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0% Milk (was Re: yogurt making)

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  • abe_leb
    I agree with Geoff and Annice about the lack of 0% milk and milk products. Where I emphatically disagree with Geoff is regarding the cottage cheese. Israeli
    Message 1 of 13 , Sep 30, 2009
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      I agree with Geoff and Annice about the lack of 0% milk and milk products. Where I emphatically disagree with Geoff is regarding the cottage cheese. Israeli cottage is excellent and I don't recall getting a bad one within its expiration date. Tnuva has also improved the quality of the 3% cottage so that it is comparable to the 5%. By the way, the last time I saw statistics on the subject Tnuva 5% was the single most bought item in Israeli stores. That doesn't happen without a good product.
      Abe Lebowitz

      --- In israel-food@yahoogroups.com, "anniceyg" <annice@...> wrote:
      >
      > I agree with Geoff 100% about the lack of fatfree milk and cottage cheese here. I've complained to Tnuva, but it hasn't done any good. And, speaking of milk, why does a liter of fortified milk costs over 8 shekes here when you can get a half-gallon in the U.S. for less that that? Cottage cheese is similarly overpriced.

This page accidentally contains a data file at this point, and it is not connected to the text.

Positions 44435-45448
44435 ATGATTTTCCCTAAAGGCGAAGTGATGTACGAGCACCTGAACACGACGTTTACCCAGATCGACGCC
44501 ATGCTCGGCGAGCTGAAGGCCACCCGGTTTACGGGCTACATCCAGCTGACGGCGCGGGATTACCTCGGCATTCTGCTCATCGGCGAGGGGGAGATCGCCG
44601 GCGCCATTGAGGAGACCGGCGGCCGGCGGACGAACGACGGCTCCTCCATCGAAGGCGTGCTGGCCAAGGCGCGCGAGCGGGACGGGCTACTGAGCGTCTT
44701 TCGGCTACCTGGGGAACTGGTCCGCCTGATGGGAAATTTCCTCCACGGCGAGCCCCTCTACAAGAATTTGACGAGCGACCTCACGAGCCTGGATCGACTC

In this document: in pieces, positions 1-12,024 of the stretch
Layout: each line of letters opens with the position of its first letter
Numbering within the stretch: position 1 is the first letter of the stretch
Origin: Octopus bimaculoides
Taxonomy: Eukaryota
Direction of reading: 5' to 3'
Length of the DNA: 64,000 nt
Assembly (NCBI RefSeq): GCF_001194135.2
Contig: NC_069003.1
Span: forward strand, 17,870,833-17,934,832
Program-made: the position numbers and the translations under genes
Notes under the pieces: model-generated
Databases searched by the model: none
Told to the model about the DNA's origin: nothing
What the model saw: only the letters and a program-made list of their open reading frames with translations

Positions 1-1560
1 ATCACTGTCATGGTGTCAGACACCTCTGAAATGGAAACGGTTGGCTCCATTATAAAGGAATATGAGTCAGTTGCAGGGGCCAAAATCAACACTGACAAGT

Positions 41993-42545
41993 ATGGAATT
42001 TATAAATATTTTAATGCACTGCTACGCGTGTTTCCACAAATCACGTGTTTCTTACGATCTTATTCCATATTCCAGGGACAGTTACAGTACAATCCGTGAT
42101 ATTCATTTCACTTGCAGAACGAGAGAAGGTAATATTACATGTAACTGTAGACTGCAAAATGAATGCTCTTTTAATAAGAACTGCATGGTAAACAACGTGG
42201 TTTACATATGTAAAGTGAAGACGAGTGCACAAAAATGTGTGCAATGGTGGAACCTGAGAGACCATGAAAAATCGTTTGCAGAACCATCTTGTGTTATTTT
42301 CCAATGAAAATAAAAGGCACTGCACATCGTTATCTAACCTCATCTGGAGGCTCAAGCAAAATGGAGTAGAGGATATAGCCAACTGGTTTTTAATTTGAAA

>
      > Annice
      >
      > --- In israel-food@yahoogroups.com, geoffrey mendelson <geoffreymendelson@> wrote:
      > >
      > >
      > > On Sep 30, 2009, at 8:16 AM, Mirj wrote:
      > >
      > > > --- In israel-food@yahoogroups.com, geoffrey mendelson
      > > > <geoffreymendelson@> wrote:
      > > >
      > > > > If you can get 0% milk you get fat free yogurt. If you use 1% you
      > > > get
      > > > > 1%. The taste is different, but that's your choice.
      > > >
      > > > Tnuva doesn't make 0% milk anymore. It hasn't been on the market for
      > > > months. Do you know of any other company (Tara? Yotvata?) that makes
      > > > 0% milk?
      > > >
      > >
      > > No, I have not seen it either, but someone last week said on this list
      > > that they had. I assumed if they did, you could still get it.
      > >